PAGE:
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The Institute’s Security & Foreign Policy Initiative

The W&M GRI Security and Foreign Policy Initiative was designed with two key objectives: to meet students’ demand for courses and research opportunities in the areas of international security and U.S. foreign policy and to diversify W&M’s theoretical approaches to the study of these subjects. With generous support from W&M donors and the Charles Koch Foundation, GRI will achieve these objectives through an expansion of its post-doctoral fellowship program and a series of convenings that bring scholars, students, and policy practitioners together.

Many in the academic field of international relations (IR) and observers of the foreign policy discourse in Washington, DC have noted the need for greater diversity of thought. Long dominant approaches to U.S. foreign policy have failed to integrate the insights of Realist thought to challenge the dominant liberal internationalist theories in academia and the consensus thinking in DC that leads to more interventionist policies. In fact, GRI’s TRIP project at W&M has documented the decline of Realist thought in academic publications and through surveys of IR scholars. The changing balance of power within the international system, as indicated by the rise of China and other potential peer competitors, makes revisiting the theoretical and empirical underpinnings of U.S. foreign policy a pressing concern both in the academy and in Washington, DC.

With this program, GRI seeks to increase the intellectual diversity at W&M by supporting a cadre of up-and-coming scholars who do policy relevant research with strong empirical foundations. The Security & Foreign Policy Initiative’s post-doctoral researchers will approach foreign policy questions in their research and the classroom armed with cutting-edge research tools and academic independence. They will look beyond conventional wisdom in academic and policy debates in these issue areas to evaluate, challenge, and expand the possibilities of U.S. foreign policy.
Post-Doctoral Fellowship Program
GRI’s residential Security and Foreign Policy Initiative Postdoctoral Fellowship increases and broadens W&M’s intellectual capital in security studies. These two-year long positions ensure that the Fellows benefit from the GRI ecosystem and contribute to W&M’s teaching and research in this area. The Fellows are overseen by the Initiative Director, Dr. Jessica Trisko Darden, while also receiving mentorship from GRI’s Director, Mike Tierney, and the Initiative Advisors, Sue Peterson, Marcus Holmes, and Amy Oakes. 

Our Postdoctoral Fellows explore and develop arguments related to a grand strategy of restraint, U.S. overseas military commitments, alliances, military spending, foreign aid, and free trade, and/or take a critical and empirical approach to assess the effectiveness of U.S. foreign policy tools in both contemporary and historical contexts. For example, beyond questions of grand strategy, a new generation of researchers has employed multiple empirical methods to assess the efficacy of U.S. counter-insurgency doctrine, nuclear proliferation policy, and foreign aid policy.  All these approaches fit within this initiative. 

Alongside a cohort of peers, Postdoctoral Fellows benefit from a bi-weekly skills workshop and have access to GRI research seminars where they can present their work and learn from other scholars at W&M. Learning from faculty and high-level practitioners both inside and outside the W&M community, Postdoctoral Fellows will develop skills in areas relevant to their professional development. 
Fall Book Workshops
The Security and Foreign Policy Initiative book workshops are explicitly designed to assist the Postdoctoral Fellow in advancing their own research. The workshops are designed around two days of intense engagement on the written work of the Fellow and feature external readers from the Fellow’s field as well as internal readers drawn from the W&M faculty. GRI has an established track record of turning good manuscripts into great books published by Cambridge University Press and Oxford University Press, among others. These book workshops also help strengthen GRI’s network of engaged practitioners and scholars working on issues related to security studies and U.S. foreign policy.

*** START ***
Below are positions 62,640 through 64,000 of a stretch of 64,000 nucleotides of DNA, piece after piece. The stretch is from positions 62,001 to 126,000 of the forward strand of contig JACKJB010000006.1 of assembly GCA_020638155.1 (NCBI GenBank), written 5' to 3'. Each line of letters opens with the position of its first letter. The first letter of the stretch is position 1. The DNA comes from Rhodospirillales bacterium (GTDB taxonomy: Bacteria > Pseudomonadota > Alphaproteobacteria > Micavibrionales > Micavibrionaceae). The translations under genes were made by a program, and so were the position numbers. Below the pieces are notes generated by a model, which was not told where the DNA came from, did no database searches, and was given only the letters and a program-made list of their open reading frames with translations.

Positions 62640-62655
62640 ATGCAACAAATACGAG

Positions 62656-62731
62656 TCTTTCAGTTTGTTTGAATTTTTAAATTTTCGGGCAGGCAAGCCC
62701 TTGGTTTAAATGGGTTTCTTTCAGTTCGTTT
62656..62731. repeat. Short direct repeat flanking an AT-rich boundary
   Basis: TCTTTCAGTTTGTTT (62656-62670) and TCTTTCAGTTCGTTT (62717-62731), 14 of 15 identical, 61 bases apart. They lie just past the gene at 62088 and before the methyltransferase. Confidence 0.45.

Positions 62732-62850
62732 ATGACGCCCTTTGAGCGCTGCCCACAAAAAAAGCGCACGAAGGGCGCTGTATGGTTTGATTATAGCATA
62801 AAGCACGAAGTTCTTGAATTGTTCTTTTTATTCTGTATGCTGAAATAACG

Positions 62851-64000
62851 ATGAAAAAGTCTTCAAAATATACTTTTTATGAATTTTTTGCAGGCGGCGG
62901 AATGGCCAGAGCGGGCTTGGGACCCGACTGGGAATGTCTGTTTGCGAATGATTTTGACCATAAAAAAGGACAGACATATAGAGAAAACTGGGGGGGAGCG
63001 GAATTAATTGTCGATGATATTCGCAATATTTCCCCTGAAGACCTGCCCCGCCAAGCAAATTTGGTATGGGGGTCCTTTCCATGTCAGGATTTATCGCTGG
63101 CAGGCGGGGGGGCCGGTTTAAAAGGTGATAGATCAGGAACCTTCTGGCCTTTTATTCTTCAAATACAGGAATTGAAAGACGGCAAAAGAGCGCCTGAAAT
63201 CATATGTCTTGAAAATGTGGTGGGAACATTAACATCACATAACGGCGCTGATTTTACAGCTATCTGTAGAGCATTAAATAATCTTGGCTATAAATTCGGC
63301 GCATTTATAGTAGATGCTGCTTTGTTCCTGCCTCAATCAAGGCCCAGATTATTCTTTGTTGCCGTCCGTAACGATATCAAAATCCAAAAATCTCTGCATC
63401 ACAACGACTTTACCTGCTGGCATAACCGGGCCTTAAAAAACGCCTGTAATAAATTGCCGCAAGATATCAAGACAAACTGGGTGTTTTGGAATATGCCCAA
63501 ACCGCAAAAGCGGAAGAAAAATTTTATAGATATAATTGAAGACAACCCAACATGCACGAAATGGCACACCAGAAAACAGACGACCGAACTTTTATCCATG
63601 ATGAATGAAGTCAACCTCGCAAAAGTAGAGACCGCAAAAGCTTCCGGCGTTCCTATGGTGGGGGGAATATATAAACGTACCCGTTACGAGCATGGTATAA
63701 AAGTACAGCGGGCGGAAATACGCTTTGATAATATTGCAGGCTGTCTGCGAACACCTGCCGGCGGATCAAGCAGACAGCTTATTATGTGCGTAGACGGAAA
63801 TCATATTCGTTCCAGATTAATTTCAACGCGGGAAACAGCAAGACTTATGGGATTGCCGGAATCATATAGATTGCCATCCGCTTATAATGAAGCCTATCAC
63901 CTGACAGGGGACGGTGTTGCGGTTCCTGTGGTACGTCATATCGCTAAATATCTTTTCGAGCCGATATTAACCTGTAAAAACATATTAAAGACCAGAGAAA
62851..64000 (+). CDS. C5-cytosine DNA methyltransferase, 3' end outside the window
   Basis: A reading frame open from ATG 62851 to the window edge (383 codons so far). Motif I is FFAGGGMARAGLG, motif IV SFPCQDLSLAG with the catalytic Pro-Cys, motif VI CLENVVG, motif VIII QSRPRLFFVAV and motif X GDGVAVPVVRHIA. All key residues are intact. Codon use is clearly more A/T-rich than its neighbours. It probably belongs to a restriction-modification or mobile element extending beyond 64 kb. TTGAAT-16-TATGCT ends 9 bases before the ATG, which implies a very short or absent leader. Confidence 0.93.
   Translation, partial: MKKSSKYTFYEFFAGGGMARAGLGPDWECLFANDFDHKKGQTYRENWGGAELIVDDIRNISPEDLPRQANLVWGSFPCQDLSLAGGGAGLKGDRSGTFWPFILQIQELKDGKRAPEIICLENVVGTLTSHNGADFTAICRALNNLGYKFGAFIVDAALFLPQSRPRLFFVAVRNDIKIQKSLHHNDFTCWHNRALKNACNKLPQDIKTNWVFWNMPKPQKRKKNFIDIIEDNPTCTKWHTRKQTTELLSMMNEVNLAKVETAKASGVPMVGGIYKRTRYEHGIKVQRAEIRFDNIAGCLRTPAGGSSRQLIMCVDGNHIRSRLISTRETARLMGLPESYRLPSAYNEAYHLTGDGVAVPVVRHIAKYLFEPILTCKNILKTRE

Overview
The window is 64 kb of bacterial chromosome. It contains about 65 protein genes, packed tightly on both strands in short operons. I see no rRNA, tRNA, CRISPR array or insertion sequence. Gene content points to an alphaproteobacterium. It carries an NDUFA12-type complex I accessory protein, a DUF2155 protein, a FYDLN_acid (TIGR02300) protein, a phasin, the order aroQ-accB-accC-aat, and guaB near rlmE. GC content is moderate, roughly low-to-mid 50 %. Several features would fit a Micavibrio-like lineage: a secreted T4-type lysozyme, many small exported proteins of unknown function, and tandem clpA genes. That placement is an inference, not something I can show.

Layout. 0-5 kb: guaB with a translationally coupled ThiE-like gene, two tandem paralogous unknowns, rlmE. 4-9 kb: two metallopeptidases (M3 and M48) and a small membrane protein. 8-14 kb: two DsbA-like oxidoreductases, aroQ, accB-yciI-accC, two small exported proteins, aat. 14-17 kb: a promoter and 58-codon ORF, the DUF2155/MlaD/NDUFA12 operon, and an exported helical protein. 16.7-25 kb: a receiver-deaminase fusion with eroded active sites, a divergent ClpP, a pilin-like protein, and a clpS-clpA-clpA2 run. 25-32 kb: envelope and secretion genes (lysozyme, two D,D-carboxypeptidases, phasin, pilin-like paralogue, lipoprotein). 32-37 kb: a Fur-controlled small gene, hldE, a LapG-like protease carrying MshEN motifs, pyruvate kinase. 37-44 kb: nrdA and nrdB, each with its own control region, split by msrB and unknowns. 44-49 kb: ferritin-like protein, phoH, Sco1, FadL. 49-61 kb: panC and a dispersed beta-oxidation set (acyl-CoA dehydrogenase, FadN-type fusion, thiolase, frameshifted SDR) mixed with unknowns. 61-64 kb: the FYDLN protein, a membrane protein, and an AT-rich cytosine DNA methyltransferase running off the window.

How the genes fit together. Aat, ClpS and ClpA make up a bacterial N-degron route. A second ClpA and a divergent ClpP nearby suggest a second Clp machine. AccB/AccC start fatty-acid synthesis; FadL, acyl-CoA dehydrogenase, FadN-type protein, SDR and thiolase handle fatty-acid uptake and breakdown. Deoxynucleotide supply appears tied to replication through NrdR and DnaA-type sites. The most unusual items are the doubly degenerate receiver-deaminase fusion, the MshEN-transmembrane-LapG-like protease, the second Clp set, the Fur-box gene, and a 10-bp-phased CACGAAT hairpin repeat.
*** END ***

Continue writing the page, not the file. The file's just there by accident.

Spring Thematic Conferences
A key component of the Security and Foreign Policy Initiative is our Spring thematic conferences. The conference focuses on a specific contemporary policy issue and provides a platform for research that critically questions the efficacy of past and current foreign policy solutions to pressing problems. The conference engages scholars and practitioners who are open to transpartisan policy debates that explore and broaden the range of policy options for the United States. They are designed to put scholars in direct contact with legislators, senior staff, and members of the executive branch.

The 2023 Spring Conference on The Past, Present, and Future of US Alliances will foster a rigorous academic and policy debate over the extent of the United States’ forward military strategy, the evolution of U.S. military assistance, and the long-term objectives of NATO expansion, among other topics. The Conference brings together political scientists, historians, think tank analysts, and policymakers for an evidence-based assessment of US alliance strategy from the 1940s to the present day.
The Team
Michael Tierney, W&M GRI Director and George and Mary Hylton Professor of Government
Tierney teaches courses on international organizations, international political economy, and development policy. He has co-authored or co-edited five books and dozens of peer reviewed articles on the reform of international organizations, multilateral cooperation, foreign economic policy, and the impact of academic research on U.S. foreign policy. He has written dozens of essays for public facing outlets. Professor Tierney is currently working on two projects. The first uses new open source methods to explain the allocation and effects of Chinese development finance. The second explores the conditions under which expert consensus changes the perceptions and behavior of policy practitioners. He holds a Ph.D in political science from UC San Diego and a B.A. from William & Mary.